On 26 March this year, Bangladesh will be completing 50 years of the Bangladesh Liberation War which lasted for roughly nine months in 1971, resulting in Bangladesh’s independence from Pakistan. Our humble respect and gratitude to all the martyrs and heroes who sacrificed their lives for the independence of this country.
In these 50 years, Bangladesh has gone through many ups and downs and has recently qualified for the final recognition of a developing country, and we think this is one of the best achievements of the Golden Jubilee of Independence.
According to UN rules, if a country is able to meet the criteria for crossing in two consecutive triennial reviews, it gets the final recommendation for crossing from the Least Developed Country to a Developing Country.
The per capita income of a developing country must be at least USD 1230. In 2020, the per capita income of Bangladesh was USD 1827. Criteria for determining the human resource index is 66 – whereas Bangladesh’s achievement is 75.4. So Bangladesh is far ahead in all respects.
The role of women in this tremendous development of Bangladesh is undeniably significant. Overcoming the bitter past of deprivation, Bangladesh has come a long way in empowering women. Women’s Empowerment is an important milestone in the index of social progress. They are more visible in various fields than ever before as various steps are taken to ensure their participation at all levels of society. For instance, Bangladesh is now the second-largest country in the world in the garment industry, and the lion’s share of the workers in this industry is women. Moreover, microfinance has made an unprecedented contribution to rural development and women’s empowerment in Bangladesh. Notice carefully, over 80% of microfinance beneficiaries are women.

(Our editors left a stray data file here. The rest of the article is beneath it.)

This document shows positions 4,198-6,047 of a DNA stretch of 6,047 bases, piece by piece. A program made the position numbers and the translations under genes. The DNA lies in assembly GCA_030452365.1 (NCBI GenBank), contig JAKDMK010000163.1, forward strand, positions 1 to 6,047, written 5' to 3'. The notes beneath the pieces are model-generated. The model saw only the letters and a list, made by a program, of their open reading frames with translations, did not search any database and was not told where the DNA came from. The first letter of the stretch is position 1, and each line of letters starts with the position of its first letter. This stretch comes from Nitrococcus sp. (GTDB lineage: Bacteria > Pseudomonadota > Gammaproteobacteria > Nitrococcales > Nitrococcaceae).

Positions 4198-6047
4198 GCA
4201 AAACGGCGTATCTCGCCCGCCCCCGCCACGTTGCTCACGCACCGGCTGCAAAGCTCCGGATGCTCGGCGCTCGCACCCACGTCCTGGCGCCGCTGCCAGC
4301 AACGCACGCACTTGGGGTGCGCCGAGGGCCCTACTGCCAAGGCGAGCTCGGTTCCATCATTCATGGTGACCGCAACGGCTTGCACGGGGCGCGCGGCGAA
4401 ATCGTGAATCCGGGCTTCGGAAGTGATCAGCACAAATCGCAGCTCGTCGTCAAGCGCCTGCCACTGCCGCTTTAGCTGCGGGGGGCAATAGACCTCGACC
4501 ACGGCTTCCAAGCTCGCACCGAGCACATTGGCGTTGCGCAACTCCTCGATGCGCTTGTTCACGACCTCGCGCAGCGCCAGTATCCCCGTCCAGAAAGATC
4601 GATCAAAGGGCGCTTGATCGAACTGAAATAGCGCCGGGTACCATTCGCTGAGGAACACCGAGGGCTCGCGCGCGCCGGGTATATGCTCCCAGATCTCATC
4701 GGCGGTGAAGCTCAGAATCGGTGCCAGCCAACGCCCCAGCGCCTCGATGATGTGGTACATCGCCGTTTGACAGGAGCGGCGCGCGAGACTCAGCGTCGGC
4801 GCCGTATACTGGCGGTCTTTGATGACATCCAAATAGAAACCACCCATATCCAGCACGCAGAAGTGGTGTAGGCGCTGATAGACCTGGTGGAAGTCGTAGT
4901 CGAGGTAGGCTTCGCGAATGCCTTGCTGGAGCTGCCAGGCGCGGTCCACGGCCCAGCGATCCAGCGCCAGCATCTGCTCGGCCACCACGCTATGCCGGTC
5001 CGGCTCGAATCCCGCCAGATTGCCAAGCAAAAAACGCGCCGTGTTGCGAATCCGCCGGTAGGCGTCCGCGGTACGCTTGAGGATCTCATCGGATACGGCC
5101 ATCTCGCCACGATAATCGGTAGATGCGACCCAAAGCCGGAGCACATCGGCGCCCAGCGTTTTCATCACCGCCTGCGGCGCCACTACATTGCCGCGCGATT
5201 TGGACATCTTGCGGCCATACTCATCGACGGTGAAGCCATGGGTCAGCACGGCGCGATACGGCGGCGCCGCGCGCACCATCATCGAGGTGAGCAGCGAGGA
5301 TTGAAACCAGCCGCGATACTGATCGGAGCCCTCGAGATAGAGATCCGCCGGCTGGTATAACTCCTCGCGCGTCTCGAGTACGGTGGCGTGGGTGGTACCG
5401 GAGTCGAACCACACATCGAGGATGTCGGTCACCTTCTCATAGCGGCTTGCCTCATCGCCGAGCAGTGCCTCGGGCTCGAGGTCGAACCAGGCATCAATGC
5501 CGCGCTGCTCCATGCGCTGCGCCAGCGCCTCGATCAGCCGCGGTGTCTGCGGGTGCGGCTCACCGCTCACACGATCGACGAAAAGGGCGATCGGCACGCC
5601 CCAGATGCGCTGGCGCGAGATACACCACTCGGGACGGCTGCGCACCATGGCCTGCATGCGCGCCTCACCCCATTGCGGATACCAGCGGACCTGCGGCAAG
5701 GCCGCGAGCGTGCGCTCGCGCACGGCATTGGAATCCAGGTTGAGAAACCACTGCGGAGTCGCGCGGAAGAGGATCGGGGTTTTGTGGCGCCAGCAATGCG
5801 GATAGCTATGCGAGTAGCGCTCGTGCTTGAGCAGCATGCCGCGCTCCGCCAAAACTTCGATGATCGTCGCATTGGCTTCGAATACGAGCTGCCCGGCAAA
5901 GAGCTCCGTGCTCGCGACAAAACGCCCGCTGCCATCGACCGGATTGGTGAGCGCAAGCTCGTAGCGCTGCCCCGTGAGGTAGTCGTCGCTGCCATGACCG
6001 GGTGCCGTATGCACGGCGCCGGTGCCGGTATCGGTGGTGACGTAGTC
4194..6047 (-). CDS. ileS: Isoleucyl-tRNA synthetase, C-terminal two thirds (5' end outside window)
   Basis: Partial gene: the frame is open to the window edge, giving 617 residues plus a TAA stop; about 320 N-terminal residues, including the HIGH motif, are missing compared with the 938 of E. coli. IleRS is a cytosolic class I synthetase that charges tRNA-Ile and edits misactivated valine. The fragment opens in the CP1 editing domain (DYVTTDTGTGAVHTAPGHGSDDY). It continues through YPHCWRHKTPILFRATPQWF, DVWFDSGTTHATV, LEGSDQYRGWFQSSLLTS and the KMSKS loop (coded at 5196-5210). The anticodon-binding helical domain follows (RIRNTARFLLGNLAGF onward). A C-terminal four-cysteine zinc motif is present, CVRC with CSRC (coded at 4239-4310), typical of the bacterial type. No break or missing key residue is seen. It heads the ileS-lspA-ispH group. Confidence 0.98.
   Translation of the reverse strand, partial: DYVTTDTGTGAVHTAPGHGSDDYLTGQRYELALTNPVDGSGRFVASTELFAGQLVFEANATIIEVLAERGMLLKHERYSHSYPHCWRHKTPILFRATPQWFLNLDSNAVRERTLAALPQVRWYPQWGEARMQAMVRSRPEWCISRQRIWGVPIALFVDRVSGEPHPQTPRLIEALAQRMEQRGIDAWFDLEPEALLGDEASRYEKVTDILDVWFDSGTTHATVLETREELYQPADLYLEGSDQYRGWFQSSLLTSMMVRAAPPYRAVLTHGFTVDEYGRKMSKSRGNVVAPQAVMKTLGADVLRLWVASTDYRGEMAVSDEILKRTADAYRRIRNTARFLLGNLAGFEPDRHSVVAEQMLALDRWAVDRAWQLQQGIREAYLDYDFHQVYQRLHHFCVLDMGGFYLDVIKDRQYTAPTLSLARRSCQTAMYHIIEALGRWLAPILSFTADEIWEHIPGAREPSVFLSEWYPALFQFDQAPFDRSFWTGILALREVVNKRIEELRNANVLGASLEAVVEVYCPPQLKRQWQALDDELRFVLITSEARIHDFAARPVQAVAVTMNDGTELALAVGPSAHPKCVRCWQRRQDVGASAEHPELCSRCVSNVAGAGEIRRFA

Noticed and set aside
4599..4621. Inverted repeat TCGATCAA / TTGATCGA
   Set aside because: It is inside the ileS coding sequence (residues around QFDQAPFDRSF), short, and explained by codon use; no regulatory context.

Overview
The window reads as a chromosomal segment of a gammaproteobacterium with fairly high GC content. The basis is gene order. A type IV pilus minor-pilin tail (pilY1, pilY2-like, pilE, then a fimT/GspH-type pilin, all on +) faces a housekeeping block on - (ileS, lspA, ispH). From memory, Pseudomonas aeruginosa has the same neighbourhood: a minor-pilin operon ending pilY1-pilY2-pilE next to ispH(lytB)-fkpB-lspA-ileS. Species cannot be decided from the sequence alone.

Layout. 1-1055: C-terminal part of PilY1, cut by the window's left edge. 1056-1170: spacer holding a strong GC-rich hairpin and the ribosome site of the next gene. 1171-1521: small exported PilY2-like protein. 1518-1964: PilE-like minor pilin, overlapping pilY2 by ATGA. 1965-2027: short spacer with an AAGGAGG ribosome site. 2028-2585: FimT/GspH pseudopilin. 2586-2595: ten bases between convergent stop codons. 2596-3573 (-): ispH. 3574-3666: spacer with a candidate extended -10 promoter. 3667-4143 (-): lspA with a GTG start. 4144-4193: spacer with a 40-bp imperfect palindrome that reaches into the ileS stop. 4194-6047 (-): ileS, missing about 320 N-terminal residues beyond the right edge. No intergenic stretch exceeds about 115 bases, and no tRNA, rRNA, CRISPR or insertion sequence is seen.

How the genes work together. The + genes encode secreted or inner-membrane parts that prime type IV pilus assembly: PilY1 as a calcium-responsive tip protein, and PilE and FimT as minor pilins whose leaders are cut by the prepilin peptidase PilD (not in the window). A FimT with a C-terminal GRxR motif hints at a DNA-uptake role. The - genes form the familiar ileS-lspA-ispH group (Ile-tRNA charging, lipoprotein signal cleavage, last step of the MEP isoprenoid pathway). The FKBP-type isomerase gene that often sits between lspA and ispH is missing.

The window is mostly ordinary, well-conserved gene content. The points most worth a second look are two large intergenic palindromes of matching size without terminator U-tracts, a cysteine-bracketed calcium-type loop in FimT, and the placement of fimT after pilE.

In the corporate world, women are now on par with other countries globally, and Rupali Chowdhury is a shining example of this phenomenon. Her leadership, enthusiasm, and dedication overwhelmed us. Her career began in the early eighties; the history of her ongoing long and majestic journey to the 21st century has come up in the cover story of The InCAP. Don’t miss any word of her entire interview!
In this issue, we have introduced a new section, named InCAP Ranking. The InCAP offers different Ranking Lists concerning the different affairs. It’s an analysis of the International Corporate Association of Professionals (InCAP), so there is no opportunity for debate centering on this ranking. But, we would love to hear from you — your feedback, positive as well as constructive, is what pushes us to constantly improve and evolve (reach out at [email protected]). Our advisory board and editorial team have decided to publish this important and contemporary section consistently. We believe this initiative will enrich the business world more.
Stay safe, stay healthy. Stay attuned with The InCAP!
Nasrin Nahar Jeneva